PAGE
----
Thank goodness for this place. I felt so low and reading these replies as well as just getting it out made me feel better. Normally, before I left, these feelings would be more fleeting. Because, well, hey there is this man making my breakfast and smiling at me and then it feels a lot more obvious you are the prize - but now he's gone it's harder to push the thoughts away.
I had mentioned NPD traits in another post but I completely agree with the overlap with ASD. All of our lives I have ascribed certain things to the undiagnosed ASD (which I feel entitled to do as a psychiatrist, also our son is diagnosed mild ASD and its just very very obvious). Only after the A did I start to think there was an NPD trait side to this. That could just be my resentment talking and/or the selfishness of an A and the terror of facing the consequences may have spawned the NPD trait behaviors (defensiveness, selfishness about helping with recovery, etc.). I think the inherent difficulties with reciprocal communication in even mild ASD makes the recovery process essentially too challenging for them.
I have a big family, and at least half of them are autistic, so I can recognise what's what pretty easily. I think trust your judgement but also remember a lot of the characteristics you're describing are just basic human maladaptive survival mechanisms. My WS is nothing like a narcissist, even if he displays some of their ugly behavior at times.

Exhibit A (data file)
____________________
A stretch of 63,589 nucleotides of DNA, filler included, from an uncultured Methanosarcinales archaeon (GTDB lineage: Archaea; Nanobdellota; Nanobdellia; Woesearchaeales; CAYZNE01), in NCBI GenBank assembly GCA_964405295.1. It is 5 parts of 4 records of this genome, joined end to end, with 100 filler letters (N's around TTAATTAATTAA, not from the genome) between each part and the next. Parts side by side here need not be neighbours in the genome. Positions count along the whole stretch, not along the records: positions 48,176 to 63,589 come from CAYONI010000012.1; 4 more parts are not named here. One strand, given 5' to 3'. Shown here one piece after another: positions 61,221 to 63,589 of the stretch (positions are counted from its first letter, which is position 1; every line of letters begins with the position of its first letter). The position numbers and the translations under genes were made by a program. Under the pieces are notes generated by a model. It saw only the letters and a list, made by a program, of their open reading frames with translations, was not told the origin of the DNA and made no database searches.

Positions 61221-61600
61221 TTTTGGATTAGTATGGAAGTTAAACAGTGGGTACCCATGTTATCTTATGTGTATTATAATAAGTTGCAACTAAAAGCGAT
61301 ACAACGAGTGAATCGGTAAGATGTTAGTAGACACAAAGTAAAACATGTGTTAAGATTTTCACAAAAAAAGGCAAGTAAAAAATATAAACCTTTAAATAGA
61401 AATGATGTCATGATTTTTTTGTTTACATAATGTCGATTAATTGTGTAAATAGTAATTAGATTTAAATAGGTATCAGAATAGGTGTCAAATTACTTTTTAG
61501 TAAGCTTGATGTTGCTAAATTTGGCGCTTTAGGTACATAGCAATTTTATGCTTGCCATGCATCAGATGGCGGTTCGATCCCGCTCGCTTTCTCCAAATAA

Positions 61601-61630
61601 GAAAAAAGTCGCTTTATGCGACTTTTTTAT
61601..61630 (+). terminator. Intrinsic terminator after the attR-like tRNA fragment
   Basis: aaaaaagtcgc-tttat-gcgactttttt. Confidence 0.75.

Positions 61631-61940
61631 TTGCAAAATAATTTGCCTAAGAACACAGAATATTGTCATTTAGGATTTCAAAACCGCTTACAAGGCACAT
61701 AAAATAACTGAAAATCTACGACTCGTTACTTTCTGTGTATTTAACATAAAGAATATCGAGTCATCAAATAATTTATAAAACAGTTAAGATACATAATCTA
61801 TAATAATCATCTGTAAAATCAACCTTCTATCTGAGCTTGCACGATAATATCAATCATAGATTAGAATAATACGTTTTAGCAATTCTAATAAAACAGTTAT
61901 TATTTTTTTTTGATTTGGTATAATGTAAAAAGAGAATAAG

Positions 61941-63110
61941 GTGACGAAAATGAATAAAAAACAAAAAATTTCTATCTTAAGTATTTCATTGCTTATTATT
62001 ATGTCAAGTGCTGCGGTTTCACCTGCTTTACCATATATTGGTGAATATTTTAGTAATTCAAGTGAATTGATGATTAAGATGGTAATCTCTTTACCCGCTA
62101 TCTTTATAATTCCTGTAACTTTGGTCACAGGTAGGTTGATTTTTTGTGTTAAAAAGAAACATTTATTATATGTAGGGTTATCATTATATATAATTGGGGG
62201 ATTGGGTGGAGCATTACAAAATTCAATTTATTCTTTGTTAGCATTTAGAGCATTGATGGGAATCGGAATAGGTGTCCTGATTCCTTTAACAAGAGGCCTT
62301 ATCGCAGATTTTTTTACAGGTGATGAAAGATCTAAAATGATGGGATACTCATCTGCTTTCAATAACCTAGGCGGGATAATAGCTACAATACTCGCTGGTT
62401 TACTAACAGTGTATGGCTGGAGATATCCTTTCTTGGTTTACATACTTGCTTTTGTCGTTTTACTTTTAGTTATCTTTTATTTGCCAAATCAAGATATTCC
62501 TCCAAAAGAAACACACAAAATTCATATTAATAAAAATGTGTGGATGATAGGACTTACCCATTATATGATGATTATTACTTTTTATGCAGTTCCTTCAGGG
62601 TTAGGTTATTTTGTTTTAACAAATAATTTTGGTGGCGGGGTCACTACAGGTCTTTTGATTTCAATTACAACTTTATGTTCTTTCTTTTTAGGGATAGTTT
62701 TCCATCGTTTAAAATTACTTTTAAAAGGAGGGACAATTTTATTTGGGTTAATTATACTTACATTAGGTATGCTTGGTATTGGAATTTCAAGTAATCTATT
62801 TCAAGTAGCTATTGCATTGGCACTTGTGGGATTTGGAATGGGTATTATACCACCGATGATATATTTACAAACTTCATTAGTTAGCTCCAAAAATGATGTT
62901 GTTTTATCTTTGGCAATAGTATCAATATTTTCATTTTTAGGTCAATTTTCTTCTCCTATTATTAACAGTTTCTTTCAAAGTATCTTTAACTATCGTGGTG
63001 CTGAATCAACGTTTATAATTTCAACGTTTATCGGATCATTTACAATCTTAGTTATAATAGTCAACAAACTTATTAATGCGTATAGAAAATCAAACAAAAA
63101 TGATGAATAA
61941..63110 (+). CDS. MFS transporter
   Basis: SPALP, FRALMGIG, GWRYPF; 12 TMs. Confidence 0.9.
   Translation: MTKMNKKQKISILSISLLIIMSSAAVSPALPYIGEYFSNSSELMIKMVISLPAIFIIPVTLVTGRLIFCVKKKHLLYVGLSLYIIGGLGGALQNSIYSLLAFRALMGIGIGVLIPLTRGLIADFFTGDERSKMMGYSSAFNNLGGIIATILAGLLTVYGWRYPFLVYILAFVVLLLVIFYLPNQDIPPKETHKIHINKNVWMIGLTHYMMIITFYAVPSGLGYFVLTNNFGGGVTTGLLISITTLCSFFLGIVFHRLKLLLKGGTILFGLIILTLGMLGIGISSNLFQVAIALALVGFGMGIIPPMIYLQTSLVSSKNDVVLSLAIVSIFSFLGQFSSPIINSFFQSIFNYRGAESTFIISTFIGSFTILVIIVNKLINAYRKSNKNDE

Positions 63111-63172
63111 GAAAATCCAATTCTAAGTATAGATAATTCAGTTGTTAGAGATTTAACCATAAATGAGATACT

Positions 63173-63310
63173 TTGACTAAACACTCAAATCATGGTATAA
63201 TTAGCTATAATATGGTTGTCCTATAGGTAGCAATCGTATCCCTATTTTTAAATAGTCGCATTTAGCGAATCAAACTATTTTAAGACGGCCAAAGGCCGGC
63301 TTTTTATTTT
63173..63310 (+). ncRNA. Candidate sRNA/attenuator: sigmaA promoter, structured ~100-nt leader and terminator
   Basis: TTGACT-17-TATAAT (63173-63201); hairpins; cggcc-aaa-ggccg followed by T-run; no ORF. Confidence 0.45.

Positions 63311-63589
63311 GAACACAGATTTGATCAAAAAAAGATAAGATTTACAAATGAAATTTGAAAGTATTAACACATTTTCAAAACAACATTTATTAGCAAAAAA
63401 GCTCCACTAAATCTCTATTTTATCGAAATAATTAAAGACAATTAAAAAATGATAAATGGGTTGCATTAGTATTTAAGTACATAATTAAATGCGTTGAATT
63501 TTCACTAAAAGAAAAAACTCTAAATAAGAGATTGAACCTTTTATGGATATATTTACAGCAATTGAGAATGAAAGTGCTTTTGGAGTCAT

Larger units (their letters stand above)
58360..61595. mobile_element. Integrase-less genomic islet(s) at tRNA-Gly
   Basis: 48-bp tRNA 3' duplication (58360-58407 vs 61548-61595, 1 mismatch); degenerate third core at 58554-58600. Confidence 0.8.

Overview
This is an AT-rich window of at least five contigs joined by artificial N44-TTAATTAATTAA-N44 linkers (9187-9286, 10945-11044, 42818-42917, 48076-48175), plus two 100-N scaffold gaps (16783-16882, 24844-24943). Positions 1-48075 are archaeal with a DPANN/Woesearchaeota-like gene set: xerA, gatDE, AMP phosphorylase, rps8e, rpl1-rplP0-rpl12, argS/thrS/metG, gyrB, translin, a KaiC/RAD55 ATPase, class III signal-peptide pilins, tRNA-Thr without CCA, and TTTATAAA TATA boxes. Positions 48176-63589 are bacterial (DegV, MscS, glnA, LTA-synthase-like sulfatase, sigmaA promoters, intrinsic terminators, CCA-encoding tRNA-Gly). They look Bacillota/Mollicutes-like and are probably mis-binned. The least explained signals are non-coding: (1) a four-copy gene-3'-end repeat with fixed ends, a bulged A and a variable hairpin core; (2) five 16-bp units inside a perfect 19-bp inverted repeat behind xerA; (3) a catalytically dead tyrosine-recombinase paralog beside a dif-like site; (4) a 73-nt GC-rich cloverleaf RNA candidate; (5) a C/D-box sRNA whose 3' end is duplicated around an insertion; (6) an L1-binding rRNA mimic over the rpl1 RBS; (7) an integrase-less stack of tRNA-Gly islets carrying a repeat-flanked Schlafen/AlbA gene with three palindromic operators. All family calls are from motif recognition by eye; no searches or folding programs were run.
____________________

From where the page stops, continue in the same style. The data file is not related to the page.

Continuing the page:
I think mind blindness plays a role in it. He struggles to "picture" what I feel or imagine it, so he can't. He gets self absorbed and can't feel what I might be feeling. In his mind it was simple: he loved me and not her, so why couldn't I just see how obvious that was? Right now, these last couple of years, she's irrelevant to him. He doesn't even have a positive opinion of her, so I think it's confusing to him that I harbour the feelings I have.